I remember when I lived at Paradise Cove in Malibu,
and this time of year I’d have a mile-long stretch of sand,
cliffs and raging tides all to myself.
I’d walk up and down the empty beach completely alone,
occasionally wondering whether a bomb had gone off
in Los Angeles and I was the last to know,
and perhaps the last person left standing.
My twisted psyche sort of liked this thought.
Experiencing that kind of solitude within reach
of one of the worlds’ busiest cities is fascinating.
Experiencing it as I did this past weekend,
many hours of travel away from any such metropolis,
is another fantastic form of isolation.
Alex Shapiro February 2009
Linebreaks by Glenn Buttkus
Thursday, February 26, 2009
Dancing With Dinosaurs
Before we came to earth,
before the birds had come,
there were dinosaurs,
their feathers were a bright idea
that came this way--
see: two tiny creatures weighing
two ounces each keep quiet among
the ferns observe bright-eyed
the monsters tear each other
and disappear; these two watch
from the edge of what, some fifty billion spires
of the cooling earth ahead, will be
called Nova Scotia--now, with reptilian
whistles they look southward as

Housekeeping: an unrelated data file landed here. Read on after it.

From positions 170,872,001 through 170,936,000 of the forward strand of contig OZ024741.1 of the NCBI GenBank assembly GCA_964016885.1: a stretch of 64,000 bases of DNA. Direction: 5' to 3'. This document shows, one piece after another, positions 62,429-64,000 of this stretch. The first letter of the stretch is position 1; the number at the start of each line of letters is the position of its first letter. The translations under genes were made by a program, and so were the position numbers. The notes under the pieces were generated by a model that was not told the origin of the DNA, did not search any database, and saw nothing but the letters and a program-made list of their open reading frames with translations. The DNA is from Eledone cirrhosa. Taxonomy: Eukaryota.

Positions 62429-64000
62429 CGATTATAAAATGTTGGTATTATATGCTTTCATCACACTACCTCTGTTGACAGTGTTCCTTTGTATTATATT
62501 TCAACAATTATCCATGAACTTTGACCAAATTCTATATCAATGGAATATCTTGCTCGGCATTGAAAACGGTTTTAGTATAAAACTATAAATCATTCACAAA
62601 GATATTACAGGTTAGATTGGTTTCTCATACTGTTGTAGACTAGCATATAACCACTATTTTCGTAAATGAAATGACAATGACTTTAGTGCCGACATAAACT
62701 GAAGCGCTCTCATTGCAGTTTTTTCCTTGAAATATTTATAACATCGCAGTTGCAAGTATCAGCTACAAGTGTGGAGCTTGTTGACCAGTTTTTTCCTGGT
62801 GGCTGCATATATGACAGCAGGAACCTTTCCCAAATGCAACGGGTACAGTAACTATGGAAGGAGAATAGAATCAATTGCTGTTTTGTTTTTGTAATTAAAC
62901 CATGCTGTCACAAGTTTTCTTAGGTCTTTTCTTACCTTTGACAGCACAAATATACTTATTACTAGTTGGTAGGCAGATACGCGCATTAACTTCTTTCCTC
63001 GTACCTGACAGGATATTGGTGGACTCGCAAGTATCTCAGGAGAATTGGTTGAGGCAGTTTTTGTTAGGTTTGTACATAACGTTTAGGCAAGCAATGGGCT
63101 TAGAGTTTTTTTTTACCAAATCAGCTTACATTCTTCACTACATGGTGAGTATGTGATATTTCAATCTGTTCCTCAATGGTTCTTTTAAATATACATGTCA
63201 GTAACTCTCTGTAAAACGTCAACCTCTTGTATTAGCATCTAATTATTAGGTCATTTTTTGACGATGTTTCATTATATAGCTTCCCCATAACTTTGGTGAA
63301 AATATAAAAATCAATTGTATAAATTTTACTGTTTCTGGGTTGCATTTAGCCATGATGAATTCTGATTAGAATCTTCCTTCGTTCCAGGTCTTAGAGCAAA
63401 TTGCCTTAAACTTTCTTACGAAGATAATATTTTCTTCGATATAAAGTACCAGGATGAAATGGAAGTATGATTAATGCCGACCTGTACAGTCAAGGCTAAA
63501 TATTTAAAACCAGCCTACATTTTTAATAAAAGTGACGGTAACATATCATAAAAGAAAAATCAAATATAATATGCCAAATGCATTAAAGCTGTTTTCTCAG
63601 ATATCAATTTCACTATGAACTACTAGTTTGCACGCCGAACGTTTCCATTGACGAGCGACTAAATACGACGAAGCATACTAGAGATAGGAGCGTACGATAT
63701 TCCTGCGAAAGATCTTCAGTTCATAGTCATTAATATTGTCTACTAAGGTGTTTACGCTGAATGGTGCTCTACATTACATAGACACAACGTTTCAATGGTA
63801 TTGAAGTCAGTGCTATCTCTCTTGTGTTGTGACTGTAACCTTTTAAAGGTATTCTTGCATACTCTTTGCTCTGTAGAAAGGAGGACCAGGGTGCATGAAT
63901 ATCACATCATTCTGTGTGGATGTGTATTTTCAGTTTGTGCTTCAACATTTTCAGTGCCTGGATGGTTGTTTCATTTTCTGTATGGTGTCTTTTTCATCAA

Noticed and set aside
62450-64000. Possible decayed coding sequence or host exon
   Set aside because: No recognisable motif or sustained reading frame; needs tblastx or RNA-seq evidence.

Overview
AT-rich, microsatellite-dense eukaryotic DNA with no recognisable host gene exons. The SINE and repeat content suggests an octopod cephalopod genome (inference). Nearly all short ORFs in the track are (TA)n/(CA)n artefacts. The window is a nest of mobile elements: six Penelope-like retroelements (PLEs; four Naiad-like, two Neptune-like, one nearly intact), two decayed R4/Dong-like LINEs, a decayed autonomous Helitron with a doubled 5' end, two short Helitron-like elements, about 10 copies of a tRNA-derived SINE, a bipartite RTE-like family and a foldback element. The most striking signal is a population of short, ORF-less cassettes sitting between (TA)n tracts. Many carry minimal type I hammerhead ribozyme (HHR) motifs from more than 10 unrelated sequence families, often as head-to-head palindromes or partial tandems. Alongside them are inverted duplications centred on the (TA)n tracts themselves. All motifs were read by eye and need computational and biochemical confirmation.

Pan-Gaea breaks apart and lets
a young Atlantic send its thunder crashing
up to the pines where they cling
with miniscule bodies in a tossing wind,
September night in the chilly rain and
they sing, as they spread
small wings to flutter out above
surf-spray and rise to
twenty-thousand feet on swirling
winds of a passing cold front that lift
them over the grin of sharks southeastward
into sun and all day winging under him
pass high above the pink and snowy beaches
of Bermuda, flying through zero cold
and brilliance into darkness,
then into moonlight over steel
Leviathans with the mimic pines
that calm them down to rest and die--
southeast steadily but the Trade Winds
come and float them curving
back southward over the Windward Islands
and southwestward into the marine and scarlet of
their third day coming down
to four thousand feet still winging over
Tobago, descending till
the scaled waves stretch and widen
into the surf of Venezuela
and they drop through moonlight
down to perch on South America's shoulders,
having become the Male and Female Singers,
having put on their feathers, and survived.
When I was named
a Thunder person, I was told:
here is a being
of whom you may make your body
that you may live to see old age: now
as we face the drum
and dance shaking the gourds, this gourd
is like a rainbow of feathers lightly
fastened with buckskin,
fluttering as the gourd is shaken.
The eagle feathers I
have still not earned, it is
the small birds only
whose life continues on the gourd,
whose life continues in our dance,
that flutter as the gourd is rattled and
we dance to honor on a sunbright day
and in the moonbright night
the little girl being brought in,
becoming one of us
as on a war done for me,
for each of us who dance,
the small birds only, who have given